More rocking than Preservation Act 1, this sequel is part of that period Ray Davies says he should never have been allowed to put any records out. Preservation Act 2 is an even more inconsistent rock musical, broken up by "Announcements", guest vocalists, Davies's Marc Bolan impressions, and a dearth of actual songs. As such, it is one of the most disappointing albums of 1974. Only because it may make you smile, check out Ray Davies's update of "Village Green Preservation Society": the virtually unlistenable "Shepherds of the Nation".
Recorded in early July of 1973 in Japan, Lotus is a three record set that was not only Santana's first official live album but also available only as a costly import. It captures the band at a time when Carlos Santana was leaving behind his Latin Rock sounds to explore the world of jazz fusion
But when you're playing in front of a paying audience that came to hear the classics, you better play them. So we get Santana's new band playing tunes from the early albums. The new band arguably features better musicians and a better singer in Leon Thomas. And what they do with the older songs is interesting.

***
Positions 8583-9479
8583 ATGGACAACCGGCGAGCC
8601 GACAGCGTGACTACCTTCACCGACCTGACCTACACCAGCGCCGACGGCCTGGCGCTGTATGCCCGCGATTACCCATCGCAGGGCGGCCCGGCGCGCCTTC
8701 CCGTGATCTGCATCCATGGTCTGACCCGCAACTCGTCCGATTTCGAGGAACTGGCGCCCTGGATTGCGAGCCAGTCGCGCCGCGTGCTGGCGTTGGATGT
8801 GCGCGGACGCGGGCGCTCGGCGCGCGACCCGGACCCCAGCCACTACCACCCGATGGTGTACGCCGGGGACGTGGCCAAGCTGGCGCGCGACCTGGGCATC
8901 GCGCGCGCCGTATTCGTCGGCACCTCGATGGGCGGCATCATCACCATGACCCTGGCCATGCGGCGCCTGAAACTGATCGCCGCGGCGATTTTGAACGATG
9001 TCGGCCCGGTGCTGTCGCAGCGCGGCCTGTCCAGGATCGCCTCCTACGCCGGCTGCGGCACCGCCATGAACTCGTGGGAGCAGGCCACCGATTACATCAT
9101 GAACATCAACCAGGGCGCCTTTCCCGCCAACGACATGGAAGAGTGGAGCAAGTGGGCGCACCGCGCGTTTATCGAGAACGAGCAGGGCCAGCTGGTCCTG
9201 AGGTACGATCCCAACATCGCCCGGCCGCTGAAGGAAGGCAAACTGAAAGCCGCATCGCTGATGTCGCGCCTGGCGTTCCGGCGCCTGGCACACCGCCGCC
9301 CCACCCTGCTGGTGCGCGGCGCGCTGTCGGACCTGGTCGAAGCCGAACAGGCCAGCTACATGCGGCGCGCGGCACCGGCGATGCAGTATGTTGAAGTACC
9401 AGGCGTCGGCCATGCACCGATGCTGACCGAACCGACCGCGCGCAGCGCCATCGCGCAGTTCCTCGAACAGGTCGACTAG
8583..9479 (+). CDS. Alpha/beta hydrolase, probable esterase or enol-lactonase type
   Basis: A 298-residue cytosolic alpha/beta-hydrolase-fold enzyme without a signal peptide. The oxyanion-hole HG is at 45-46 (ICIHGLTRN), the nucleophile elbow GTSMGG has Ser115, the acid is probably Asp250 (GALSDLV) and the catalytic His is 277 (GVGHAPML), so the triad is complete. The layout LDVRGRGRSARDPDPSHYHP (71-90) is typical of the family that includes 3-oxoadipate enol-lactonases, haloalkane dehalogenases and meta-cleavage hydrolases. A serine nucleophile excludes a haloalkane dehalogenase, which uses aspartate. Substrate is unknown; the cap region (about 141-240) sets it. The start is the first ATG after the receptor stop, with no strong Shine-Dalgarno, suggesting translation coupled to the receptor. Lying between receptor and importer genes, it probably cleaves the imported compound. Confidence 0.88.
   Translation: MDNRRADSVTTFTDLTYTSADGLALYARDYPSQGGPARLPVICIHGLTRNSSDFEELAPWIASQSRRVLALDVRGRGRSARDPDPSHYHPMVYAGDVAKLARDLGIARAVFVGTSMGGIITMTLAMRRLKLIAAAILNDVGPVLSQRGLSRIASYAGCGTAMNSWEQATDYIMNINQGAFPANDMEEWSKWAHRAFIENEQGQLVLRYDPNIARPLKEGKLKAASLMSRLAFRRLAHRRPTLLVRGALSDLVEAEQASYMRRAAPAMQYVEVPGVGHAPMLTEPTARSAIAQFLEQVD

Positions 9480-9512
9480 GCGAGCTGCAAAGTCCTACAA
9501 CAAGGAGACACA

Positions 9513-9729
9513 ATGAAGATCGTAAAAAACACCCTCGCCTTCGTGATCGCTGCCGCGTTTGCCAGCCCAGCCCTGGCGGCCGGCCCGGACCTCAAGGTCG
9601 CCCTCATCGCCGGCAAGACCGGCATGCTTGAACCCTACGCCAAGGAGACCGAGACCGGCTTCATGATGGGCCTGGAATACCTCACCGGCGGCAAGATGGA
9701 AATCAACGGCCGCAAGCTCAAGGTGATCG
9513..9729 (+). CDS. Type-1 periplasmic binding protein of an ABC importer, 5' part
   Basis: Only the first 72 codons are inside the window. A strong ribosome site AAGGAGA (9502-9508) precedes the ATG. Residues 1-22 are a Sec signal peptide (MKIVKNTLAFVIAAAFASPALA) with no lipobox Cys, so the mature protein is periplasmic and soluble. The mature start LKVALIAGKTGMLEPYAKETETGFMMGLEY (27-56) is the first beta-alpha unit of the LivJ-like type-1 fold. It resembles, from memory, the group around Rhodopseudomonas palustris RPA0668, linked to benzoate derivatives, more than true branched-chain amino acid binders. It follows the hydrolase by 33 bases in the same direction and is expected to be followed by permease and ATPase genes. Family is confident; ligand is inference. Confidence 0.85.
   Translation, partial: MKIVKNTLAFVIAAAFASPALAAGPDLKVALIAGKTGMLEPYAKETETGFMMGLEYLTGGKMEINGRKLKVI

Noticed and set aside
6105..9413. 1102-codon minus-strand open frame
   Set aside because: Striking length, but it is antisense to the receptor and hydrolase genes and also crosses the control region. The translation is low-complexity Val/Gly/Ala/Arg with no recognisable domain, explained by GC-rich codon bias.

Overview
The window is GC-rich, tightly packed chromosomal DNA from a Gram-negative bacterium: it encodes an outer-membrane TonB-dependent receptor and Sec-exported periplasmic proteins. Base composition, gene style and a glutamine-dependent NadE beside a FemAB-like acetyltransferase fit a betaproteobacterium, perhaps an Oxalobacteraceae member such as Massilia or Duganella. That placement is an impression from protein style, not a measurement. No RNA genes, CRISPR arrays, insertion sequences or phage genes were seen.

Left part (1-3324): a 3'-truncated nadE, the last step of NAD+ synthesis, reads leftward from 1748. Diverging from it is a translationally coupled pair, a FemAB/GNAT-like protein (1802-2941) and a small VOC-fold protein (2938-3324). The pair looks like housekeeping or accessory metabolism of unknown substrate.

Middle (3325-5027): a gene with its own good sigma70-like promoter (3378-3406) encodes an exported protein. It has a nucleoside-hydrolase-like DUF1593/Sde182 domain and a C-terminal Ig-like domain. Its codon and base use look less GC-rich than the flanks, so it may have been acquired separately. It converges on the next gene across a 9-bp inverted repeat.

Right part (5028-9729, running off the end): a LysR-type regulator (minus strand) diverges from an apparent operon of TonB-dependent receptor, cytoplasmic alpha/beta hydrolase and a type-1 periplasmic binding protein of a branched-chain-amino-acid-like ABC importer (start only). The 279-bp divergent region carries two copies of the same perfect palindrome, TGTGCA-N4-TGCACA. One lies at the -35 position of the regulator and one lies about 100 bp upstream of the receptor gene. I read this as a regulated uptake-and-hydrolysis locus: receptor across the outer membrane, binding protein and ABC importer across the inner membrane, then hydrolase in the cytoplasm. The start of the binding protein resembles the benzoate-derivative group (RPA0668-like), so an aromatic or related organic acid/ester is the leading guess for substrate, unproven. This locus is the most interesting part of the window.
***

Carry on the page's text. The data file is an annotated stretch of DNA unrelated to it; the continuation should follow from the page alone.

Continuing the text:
The band truly excels on the tunes they recorded -- like the ones from the platinum album Caravanserai and the gold album Welcome. Still three discs is a lot of music. Overwhelming to these ears.
Interestingly, Rolling Stone's most recent record guide gives Lotus the ultimate 5 star rating while Music Hound gives the album its "woof!" rating, the lowest possible.
If by classic rock, you really mean rock influenced by classic music, then only Emerson Lake and Palmer could rival Renaissance. Turn of The Cards and its predecessor Ashes Are Burning are considered the classic albums. Upon listening you may be either be swooning over soprano Annie Haslam's vocals or realizing why punk rock HAD to happen.
The UK's most successful boogie band could never break into the US market despite heavy touring here. This follow-up to Hello! rocks harder than most and is considered a lost classic by fans. Album closer "Slow Train" is a three-section boogie monstrosity with drummer John Coghlan having fits!